At Least 20 People to Face Charges for Alleged Arakan Army Ties: Police

By Htun Htun 6 May 2015

RANGOON — Amid a large-scale operation to interrogate individuals in Arakan State who are suspected of having links to the ethnic rebel Arakan Army, 20 people have so far been arrested and will face prosecution, according to the Kyauktaw Township Police Station.

The detainees will be charged under Burma’s Unlawful Association Law and, upon completion of their interrogations, will stand trial at the local district court within 15 days, said Police Maj. Khin Maung, head of the Kyauktaw Township Police Station.

“They are not locals, but are instead insurgents and their staunch supporters,” said Khin Maung.

Authorities started rounding up suspects after the Burma Army clashed several times with Arakan Army forces in a number of Arakan State townships beginning in late March. The fighting has forced hundreds of locals from their homes, volunteers who are helping the displaced told The Irrawaddy.

Khaing Pyi Soe, vice chairman of the Arakan National Party, said authorities’ handling of the situation had spawned a climate of fear in the state.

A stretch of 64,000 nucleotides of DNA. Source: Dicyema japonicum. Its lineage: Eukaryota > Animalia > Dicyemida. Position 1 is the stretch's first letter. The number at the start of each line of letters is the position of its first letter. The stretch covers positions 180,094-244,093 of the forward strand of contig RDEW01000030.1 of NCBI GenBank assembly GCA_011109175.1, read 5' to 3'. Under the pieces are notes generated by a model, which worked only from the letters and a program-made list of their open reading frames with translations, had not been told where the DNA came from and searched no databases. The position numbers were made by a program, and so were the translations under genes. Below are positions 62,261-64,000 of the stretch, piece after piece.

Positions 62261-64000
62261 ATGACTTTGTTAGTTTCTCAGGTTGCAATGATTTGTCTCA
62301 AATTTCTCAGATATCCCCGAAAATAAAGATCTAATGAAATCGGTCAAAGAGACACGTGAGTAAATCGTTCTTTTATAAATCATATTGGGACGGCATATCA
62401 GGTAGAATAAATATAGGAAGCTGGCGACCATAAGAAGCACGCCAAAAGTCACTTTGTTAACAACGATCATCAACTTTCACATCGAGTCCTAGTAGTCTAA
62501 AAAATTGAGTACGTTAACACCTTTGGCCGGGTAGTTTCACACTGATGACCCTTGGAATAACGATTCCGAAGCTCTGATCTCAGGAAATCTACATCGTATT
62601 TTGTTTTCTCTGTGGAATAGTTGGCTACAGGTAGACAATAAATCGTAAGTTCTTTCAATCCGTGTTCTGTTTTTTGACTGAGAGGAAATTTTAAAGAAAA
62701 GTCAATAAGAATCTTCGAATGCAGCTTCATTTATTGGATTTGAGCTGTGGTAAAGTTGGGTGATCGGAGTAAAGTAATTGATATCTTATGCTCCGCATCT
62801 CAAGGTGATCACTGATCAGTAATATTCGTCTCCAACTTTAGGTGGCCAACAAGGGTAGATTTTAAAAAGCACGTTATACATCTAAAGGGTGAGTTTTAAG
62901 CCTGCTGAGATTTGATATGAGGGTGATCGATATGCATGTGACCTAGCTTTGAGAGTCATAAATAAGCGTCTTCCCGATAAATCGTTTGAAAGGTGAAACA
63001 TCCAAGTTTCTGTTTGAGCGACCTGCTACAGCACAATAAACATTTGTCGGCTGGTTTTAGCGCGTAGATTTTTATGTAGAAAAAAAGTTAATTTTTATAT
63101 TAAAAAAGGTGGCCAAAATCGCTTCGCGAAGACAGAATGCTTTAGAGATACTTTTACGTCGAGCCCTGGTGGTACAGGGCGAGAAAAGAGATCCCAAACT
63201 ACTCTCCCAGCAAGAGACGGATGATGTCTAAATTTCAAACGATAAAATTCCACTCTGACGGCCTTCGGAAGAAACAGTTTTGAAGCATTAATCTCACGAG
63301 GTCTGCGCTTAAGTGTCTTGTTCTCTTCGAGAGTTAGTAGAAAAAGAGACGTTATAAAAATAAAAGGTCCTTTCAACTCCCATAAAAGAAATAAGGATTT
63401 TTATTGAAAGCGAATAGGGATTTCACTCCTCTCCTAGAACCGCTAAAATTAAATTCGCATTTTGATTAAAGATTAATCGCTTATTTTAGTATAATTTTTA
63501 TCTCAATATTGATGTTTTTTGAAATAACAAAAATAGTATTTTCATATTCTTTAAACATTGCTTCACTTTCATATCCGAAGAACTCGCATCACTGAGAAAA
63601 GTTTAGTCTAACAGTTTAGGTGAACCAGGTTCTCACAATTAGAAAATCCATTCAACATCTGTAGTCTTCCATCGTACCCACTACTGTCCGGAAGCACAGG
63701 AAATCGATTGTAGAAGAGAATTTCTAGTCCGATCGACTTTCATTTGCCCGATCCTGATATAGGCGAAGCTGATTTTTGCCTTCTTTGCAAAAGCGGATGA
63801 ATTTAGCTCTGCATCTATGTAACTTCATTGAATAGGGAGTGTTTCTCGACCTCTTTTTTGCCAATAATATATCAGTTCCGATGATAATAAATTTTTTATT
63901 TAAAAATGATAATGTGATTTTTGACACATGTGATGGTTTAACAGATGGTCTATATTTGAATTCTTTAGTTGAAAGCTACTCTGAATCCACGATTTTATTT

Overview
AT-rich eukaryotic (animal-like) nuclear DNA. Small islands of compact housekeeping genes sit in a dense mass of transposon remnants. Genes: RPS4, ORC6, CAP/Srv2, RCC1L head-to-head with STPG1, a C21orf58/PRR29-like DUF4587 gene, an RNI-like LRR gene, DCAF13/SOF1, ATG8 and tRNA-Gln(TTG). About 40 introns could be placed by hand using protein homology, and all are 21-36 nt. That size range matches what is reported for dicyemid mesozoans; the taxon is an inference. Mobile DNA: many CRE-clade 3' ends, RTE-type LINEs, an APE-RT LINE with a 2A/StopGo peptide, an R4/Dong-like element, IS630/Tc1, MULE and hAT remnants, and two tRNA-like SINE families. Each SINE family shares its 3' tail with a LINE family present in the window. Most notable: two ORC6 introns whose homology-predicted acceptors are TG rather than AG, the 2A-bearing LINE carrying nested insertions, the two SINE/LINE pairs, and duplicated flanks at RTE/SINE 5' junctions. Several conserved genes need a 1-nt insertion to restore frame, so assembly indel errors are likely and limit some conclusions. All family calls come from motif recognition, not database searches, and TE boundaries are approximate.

“Now, locals are really scared,” he said, adding that he was prepared to offer legal assistance to those being charged with unlawful association.

The junta-era Unlawful Association Law was used under the previous military regime to jail hundreds if not thousands of people accused of links to Burma’s numerous ethnic armed rebel groups, or other organizations designated as illegal. Under President Thein Sein’s administration, the law had until recently been effectively allowed to lapse as Naypyidaw embarked on an ambitious set of peace negotiations with more than a dozen armed rebel groups.

In addition to those accused of ties to the Arakan Army, the military on Sunday said any journalist who reported on statements made by the Myanmar National Democratic Alliance Army (MNDAA), which the government also labels an unlawful association, would face prosecution “under existing law.”

The ethnic Kokang rebels of the MNDAA have been engaged in hostilities with government troops since Feb. 9 in northeastern Shan State.

Representatives from both the MNDAA and the Arakan Army are currently in Panghsang, Wa Special Region, where they are attending a meeting of ethnic armed groups that was convened on Friday to discuss a proposed nationwide ceasefire with the government. Both illegal groups were invited by the United Wa State Army (UWSA), against the government’s wishes.